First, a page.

Seasonal pattern of solar-induced fluorescence as a proxy for canopy photosynthesis in a temperate deciduous forest

Wednesday, 17 December 2014
Xi Yang1, Jianwu Tang2, John F Mustard1, Jung-Eun Lee1, Micol Rossini3, Joanna Joiner4, J William Munger5 and Andrew D Richardson5, (1)Brown University, Providence, RI, United States, (2)The Ecosystems Center, MBL, Woods Hole, MA, United States, (3)Università degli Studi Milano-Bicocca, Remote Sensing of Environmental Dynamics Laboratory, DISAT, Milan, Italy, (4)NASA Goddard SFC, Greenbelt, MD, United States, (5)Harvard University, Cambridge, MA, United States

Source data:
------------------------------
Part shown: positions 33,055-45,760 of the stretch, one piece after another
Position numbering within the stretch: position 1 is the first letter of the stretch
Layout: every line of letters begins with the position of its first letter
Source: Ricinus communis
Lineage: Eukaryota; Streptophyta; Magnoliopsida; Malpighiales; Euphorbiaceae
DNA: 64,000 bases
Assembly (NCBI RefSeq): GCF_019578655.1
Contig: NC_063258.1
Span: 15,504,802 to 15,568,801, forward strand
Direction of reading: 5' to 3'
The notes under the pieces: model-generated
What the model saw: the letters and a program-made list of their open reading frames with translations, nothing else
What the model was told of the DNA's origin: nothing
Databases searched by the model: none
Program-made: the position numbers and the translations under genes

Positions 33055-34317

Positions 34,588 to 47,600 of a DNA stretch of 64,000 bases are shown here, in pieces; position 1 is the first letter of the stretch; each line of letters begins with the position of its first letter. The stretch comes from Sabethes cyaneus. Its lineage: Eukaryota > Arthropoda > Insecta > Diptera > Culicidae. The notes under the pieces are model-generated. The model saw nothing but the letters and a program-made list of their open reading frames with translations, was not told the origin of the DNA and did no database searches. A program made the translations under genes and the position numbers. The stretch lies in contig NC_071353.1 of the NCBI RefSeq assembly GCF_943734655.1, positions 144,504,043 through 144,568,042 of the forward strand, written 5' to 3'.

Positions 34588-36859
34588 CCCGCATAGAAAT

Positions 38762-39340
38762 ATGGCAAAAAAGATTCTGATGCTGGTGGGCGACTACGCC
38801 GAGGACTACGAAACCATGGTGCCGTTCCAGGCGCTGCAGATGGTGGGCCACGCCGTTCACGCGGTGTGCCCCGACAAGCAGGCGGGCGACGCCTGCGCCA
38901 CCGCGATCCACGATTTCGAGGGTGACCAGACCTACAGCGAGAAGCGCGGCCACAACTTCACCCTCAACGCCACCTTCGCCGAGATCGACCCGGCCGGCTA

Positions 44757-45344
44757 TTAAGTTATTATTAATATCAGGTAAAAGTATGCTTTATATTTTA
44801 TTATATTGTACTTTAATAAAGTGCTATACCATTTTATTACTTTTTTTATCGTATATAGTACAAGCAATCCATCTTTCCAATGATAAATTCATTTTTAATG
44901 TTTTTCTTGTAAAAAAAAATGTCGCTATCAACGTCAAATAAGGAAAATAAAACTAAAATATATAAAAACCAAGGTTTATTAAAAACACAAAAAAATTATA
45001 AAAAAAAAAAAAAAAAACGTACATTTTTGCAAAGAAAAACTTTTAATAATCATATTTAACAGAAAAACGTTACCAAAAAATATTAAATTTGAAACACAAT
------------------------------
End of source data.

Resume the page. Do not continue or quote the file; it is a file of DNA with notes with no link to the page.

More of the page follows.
Photosynthesis in the terrestrial ecosystems contributes to the largest carbon flux in the global carbon cycle. The use of solar-induced fluorescence (SIF) as a proxy of photosynthesis at the ecosystem scale (Gross Primary Production, GPP) is a critical emerging technology. Satellite measurements of SIF were found to be significantly correlated with GPP, and several ground campaigns suggested that SIF could improve the GPP estimation. However, the robustness of using SIF as a proxy for GPP under different climate conditions, growth stages and vegetation types has not been explored. Here we presented the first-ever high-frequency (every 5 minutes) measurement of SIF in a temperate deciduous forest across the growing season of 2013. Concurrently, we estimated GPP with the eddy covariance method. We found a strong linear relationship between daily mean SIF and GPP (r2=0.725), and between SIF and absorbed photosynthetically active radiation (r2=0.705). The seasonal patterns of ground and satellite-derived SIF matched well. These results suggest strong evidence that SIF is a good proxy for direct measurements of canopy photosynthesis.